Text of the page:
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Europe gets tough on Russia

Sanctions may be introduced against Putin's 'cronies' over plane crash

By David Wilcock

The European Union has inched towards introducing economic sanctions against Vladimir Putin's Russian "cronies" over the shooting down of Malaysia Airlines flight MH17, as the bodies of the dead were finally released by Ukrainian separatist rebels.

EU foreign ministers meeting in Brussels agreed "concrete proposals" to draw up a list of the Russian President's associates who would be subject to punitive measures, Foreign Secretary Philip Hammond said.

The first names will be considered at a meeting tomorrow, where ministers will also look at broader sanctions such as arms embargoes and access to capital and hi-tech goods.

The announcement came after Dutch prime minister Mark Rutte announced that a train carrying some of the 298 passengers and crew killed last Thursday – which included 10 Britons and one Irish woman – had arrived in the Ukrainian government-controlled city of Kharkiv. The first bodies are due to be repatriated by air to the Netherlands today.

Interpol said its team had started preliminary attempts to identify passengers from MH17, which was apparently shot down by Russia-backed separatists as it flew from Amsterdam's Schiphol Airport to Kuala Lumpur.

He added that Interpol had received offers of additional experts from 13 member countries.

Speaking after the meeting of EU ministers, Mr Hammond said: "What I have heard today is a clear political commitment by the foreign ministers in response to this outrage to act. I would expect to see that process now moving forward at pace unless the Russians deliver on all the demands we have made.

"The cronies of Mr Putin and his clique in the Kremlin are the people who have to bear the pressure because it is only them feeling the pressure that will in turn put pressure on the Russian government."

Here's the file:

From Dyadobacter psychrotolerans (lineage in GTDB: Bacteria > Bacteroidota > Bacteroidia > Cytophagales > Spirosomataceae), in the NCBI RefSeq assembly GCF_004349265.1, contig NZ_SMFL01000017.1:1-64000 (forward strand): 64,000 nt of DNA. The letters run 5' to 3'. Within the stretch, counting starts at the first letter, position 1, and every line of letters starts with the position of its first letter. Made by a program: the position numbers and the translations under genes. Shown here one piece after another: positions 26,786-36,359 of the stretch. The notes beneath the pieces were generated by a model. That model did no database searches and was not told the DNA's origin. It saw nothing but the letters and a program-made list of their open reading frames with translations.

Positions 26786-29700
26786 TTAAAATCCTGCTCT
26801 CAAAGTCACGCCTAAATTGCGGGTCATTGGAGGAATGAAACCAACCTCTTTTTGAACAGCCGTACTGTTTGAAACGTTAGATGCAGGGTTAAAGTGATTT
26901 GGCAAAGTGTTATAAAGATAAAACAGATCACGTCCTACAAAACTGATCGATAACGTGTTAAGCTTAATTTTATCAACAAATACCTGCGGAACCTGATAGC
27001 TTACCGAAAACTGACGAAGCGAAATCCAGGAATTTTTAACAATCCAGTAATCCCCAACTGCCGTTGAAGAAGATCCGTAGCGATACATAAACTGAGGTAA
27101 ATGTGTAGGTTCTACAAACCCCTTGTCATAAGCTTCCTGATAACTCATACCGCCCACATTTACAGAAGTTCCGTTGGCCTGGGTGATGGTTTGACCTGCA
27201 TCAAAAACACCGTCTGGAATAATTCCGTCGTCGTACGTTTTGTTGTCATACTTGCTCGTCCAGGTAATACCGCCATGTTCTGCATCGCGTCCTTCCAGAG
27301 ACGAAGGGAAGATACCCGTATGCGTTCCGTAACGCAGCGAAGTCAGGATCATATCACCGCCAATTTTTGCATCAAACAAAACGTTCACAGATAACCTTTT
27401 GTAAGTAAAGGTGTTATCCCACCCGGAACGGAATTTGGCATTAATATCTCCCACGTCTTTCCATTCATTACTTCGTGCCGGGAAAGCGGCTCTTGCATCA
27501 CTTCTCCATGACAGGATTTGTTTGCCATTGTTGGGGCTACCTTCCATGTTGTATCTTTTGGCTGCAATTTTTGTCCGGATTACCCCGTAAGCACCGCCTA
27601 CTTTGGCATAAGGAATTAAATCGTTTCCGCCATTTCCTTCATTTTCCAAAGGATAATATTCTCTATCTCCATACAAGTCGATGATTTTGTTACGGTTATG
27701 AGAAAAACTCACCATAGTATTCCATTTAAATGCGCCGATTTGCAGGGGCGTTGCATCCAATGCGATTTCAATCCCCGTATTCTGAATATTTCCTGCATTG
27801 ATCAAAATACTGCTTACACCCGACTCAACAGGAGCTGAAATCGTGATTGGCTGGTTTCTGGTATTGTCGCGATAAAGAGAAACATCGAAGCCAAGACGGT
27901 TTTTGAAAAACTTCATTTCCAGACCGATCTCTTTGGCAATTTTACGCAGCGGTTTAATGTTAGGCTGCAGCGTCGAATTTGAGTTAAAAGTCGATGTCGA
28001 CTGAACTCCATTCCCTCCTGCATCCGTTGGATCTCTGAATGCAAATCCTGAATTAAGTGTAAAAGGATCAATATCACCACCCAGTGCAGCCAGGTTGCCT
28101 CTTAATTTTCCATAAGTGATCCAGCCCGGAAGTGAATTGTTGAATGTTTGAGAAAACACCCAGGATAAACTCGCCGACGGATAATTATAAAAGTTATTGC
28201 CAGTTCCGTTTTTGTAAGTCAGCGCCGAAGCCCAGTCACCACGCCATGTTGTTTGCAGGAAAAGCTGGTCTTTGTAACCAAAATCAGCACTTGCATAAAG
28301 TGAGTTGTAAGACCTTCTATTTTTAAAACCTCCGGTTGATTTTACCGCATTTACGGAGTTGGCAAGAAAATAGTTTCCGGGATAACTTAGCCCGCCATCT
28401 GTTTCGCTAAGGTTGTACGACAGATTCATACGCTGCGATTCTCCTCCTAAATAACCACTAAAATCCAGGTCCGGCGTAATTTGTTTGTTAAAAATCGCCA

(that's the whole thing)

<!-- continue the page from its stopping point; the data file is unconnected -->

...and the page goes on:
Mr Rutte said: "As soon as the aircraft lands at Eindhoven Airport, the victims will be transported to the Korporaal van Oudheusden barracks in Hilversum. Once a positive identification has been made, the immediate next step will be to inform the next of kin – no one else.

"This may happen rapidly, but I have to caution you that it could also take weeks or even months."

He added that the Netherlands would lead the investigation into the shooting down of MH17 at the request of the Ukrainian government.

He added: "Our next priority is investigating the cause of the disaster. We will leave no stone unturned."

A British team of police officers will assist with victim identification in the Netherlands once bodies have arrived back in the Netherlands.

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British air accident investigators will examine the black boxes from downed Malaysia Airlines flight MH17, Prime Minister David Cameron has said. Experts based in Farnborough in Hampshire will retrieve data from the flight recorders for "international analysis" after a request from the Dutch Government.

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